Funeral services set for journalist Hilburn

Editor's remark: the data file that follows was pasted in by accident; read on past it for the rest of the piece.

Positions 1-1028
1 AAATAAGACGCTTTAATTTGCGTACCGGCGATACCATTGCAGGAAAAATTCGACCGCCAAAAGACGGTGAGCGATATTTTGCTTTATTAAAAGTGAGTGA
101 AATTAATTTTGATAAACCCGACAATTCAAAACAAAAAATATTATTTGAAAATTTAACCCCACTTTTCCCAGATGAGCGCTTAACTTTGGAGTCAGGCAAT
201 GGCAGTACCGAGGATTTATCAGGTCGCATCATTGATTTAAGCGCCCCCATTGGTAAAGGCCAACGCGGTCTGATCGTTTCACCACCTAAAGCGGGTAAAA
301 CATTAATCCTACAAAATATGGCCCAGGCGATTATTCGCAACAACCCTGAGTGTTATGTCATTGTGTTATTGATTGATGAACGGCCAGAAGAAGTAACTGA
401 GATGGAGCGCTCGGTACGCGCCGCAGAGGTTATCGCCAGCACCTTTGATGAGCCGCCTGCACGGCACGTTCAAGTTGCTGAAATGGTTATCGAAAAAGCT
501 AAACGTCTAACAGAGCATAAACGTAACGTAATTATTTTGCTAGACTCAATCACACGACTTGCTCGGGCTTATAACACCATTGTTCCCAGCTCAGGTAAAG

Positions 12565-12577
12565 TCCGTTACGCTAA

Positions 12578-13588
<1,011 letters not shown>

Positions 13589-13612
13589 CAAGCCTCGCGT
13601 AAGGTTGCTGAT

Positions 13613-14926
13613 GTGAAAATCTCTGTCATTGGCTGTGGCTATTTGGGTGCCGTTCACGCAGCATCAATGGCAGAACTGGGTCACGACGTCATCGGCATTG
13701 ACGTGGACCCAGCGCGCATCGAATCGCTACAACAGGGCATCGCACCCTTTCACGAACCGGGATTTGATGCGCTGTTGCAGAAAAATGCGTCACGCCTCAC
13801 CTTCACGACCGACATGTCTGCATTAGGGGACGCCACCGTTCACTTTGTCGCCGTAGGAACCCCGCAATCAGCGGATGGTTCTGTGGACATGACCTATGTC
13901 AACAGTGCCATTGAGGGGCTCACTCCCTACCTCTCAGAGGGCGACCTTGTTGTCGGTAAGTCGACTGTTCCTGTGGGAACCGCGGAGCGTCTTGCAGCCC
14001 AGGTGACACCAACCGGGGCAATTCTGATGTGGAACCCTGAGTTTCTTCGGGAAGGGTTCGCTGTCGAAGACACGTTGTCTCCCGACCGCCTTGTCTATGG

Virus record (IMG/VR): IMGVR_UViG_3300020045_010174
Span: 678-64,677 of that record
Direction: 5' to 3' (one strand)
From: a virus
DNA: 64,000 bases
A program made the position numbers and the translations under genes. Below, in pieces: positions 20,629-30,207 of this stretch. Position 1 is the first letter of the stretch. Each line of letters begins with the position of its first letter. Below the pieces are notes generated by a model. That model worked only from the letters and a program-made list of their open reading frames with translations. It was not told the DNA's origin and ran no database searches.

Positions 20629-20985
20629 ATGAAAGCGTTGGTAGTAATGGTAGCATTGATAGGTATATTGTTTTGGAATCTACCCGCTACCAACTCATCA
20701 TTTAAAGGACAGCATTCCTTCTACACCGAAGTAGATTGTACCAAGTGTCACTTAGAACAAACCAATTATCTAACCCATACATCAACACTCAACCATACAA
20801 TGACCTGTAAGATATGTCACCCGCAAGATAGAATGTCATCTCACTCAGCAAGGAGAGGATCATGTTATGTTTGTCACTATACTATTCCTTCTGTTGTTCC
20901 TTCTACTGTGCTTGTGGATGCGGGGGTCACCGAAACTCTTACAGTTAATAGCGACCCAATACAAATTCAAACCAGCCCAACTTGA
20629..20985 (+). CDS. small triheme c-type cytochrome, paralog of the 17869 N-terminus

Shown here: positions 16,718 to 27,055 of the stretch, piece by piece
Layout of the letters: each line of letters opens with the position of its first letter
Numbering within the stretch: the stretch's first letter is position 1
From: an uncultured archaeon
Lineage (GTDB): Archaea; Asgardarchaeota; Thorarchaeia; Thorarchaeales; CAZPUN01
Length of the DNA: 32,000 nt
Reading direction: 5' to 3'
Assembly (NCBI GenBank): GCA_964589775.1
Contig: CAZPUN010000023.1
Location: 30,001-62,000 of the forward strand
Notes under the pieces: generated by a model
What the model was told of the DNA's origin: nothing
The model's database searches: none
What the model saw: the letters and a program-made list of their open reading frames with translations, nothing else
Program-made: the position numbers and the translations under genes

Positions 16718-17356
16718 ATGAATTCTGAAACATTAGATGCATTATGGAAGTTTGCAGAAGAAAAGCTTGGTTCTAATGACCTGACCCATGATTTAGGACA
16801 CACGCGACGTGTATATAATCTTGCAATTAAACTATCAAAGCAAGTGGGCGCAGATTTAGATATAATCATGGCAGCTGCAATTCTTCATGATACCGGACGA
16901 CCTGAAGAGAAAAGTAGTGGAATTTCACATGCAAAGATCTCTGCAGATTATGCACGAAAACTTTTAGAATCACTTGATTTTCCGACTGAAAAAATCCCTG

Funeral services for Wiley W. Hilburn Jr. will be held at 2 p.m. Sunday, Jan. 19, 2014, at the Presbyterian Church of Ruston, 212 Bonner St. He was 75 years old. Visitation will be held from 6-8 p.m. Saturday, Jan. 18, 2014, at Kilpatrick Funeral Home, 209 N. Bonner St. Hilburn died Thursday, Jan. 16, 2014, at Northern Louisiana Medical Center following a brief illness. He retired from Louisiana Tech in 2009 as journalism professor emeritus. He served as head of the journalism department and director of the news bureau at Tech, where he worked for 41years. For 50 years until his death, he was a widely read newspaper columnist and editorial writer for Gannett newspapers in North Louisiana. Hilburn came to Louisiana Tech in 1968 as chairman of the journalism department with what he often referred to as “a mandate” from then Tech President F. Jay Taylor to “liberate The Tech Talk.” He revitalized the Tech journalism program and turned the student newspaper, The Tech Talk, into a nationally award-winning publication. During his tenure as department head, Hilburn produced more than 600 graduates and supervised the production of some 1,000 issues of The Tech Talk. “His students were his top priority,” said Dr. Reginald Owens, who succeeded Hilburn as head of the journalism department. “He made us all feel that we were special. And he was always there for us, even after we graduated.” Owens said Hilburn believed strongly in student free speech and the First Amendment right of free speech. “He gave us the freedom to voice our opinions, no matter how controversial,” said Owens, a 1970 graduate of the department. “This was a tough thing to do in conservative North Louisiana in the heady days of the late 1960s. Yes, on the issue of free speech, he stood behind us 100 percent.” Tech President Les Guice said Hilburn played an integral role in helping to make Tech what it is today. “Wiley was such an important part of our institution for so many years and made an indelible impression on every student and colleague he came in contact with,” Guice said. “I was deeply saddened to hear of Wiley’s passing and share the heavy heart that the entire Tech Family has today. Our thoughts and prayers go out to Wiley’s family and to the many who called him friend. He will be sorely missed, but never forgotten.” Former Tech President Dan Reneau also reflected on Hilburn’s contribution to Tech. “Wiley Hilburn was top quality,” Reneau said. “I worked closely with him for many years. His greatest quality was his compassion and his ability to put it in words. This was a gift that he passed on to hundreds of his students.” Hilburn had an incredible impact on his life and the lives of many others, said Malcolm Butler, Tech associate athletics director for media relations and a former student. “Wiley loved Louisiana Tech athletics,” Butler said. “Ironically enough, the last conversation I had with Wiley was the Saturday before he passed away. He called me from ICU to find out what time the Lady Techster basketball game started. Typical Wiley. He didn’t want to miss listening to a Tech game. I will miss knowing that win or lose, Wiley is listening and that I will get a phone call from him the next day wanting to discuss the game. It was therapeutic for both of us.” Hilburn’s first student editor Stan Tiner said his former teacher was good at instilling confidence in his students. “Wiley helped everyone believe they could be better, do more, and he was their advocate far beyond college, helping them get jobs, and counseling them on the problems on the job, or in life,” said Tiner, the Pulitzer Prize-winning executive editor of the Sun Herald in Biloxi, Miss. “The essence of Wiley was that he cared.” Tiner also described him as “the poet/journalist of North Louisiana whose columns painted a portrait of the people and place with moving narratives of the season.” Rick Hohlt, publisher of The Ruston Daily Leader, recalled Hilburn’s love for and dedication to his students. “We are all greatly saddened to hear of Wiley’s passing,” Hohlt said. “Over his career as head of the journalism department at Louisiana Tech, his passion of developing young journalists was dear to his heart, not only as they pursued their education but well into their careers. Wiley kept up with many of his students decades after their graduation. Most of them call Wiley their ‘mentor’ – a tribute to the life of Wiley Hilburn.” Another former student, Kathy Morrow Spurlock, who is also executive editor of The (Monroe) News-Star, said Hilburn always knew how to motivate students. “Wiley was always able to unlock the key to an individual student’s talents, usually through his intensive creative writing class,” Spurlock said. “But I was one of those students without a true direction. He called me in from The Tech Talk office one day and said, ‘Morrow, here’s the deal. You’ve got talent, but you’re just not applying yourself. You need to decide if this is what you want to do. So I’m going to help you. For the rest of your time here, you are going to either get an “A” or an “F” in my classes. Nothing else.’ Knowing how hard it was for my family to send me to college, I opted for the “A” route and have been happy with that decision ever since.” His vision of the school newspaper and the department paper was partly due to his own distinguished career as an editor, reporter, columnist and editorial writer. He worked for The (Shreveport) Times, The (Monroe) News-Star, the Associated Press, The Monroe Morning World and The Ruston Daily Leader. He also wrote three books during his journalistic career. During this 50-plus-year career, he earned a reputation as a keen observer of Louisiana politics and was initiated into the Louisiana Political Hall of Fame. In his roles as reporter, columnist and editorial writer, he has interviewed every governor of the state of Louisiana since Earl K. Long. In 2009, he was named the College of Liberal Arts Alumnus of the Year. Hilburn received the 1993 Louisiana Tech Alumni Foundation Award for Outstanding Teacher. He served for many years on Tech’s Administrative Council and the Athletics Council. He taught a variety of journalism courses, including editing, news writing, feature writing and editorial writing. Hilburn is a 1960 graduate of Tech with a bachelor’s in journalism. He received a master’s in journalism in 1962 from Louisiana State University. He is survived by his wife, Kate Sartor Hilburn, and his three children, Greg, Kevin and Anne Marie.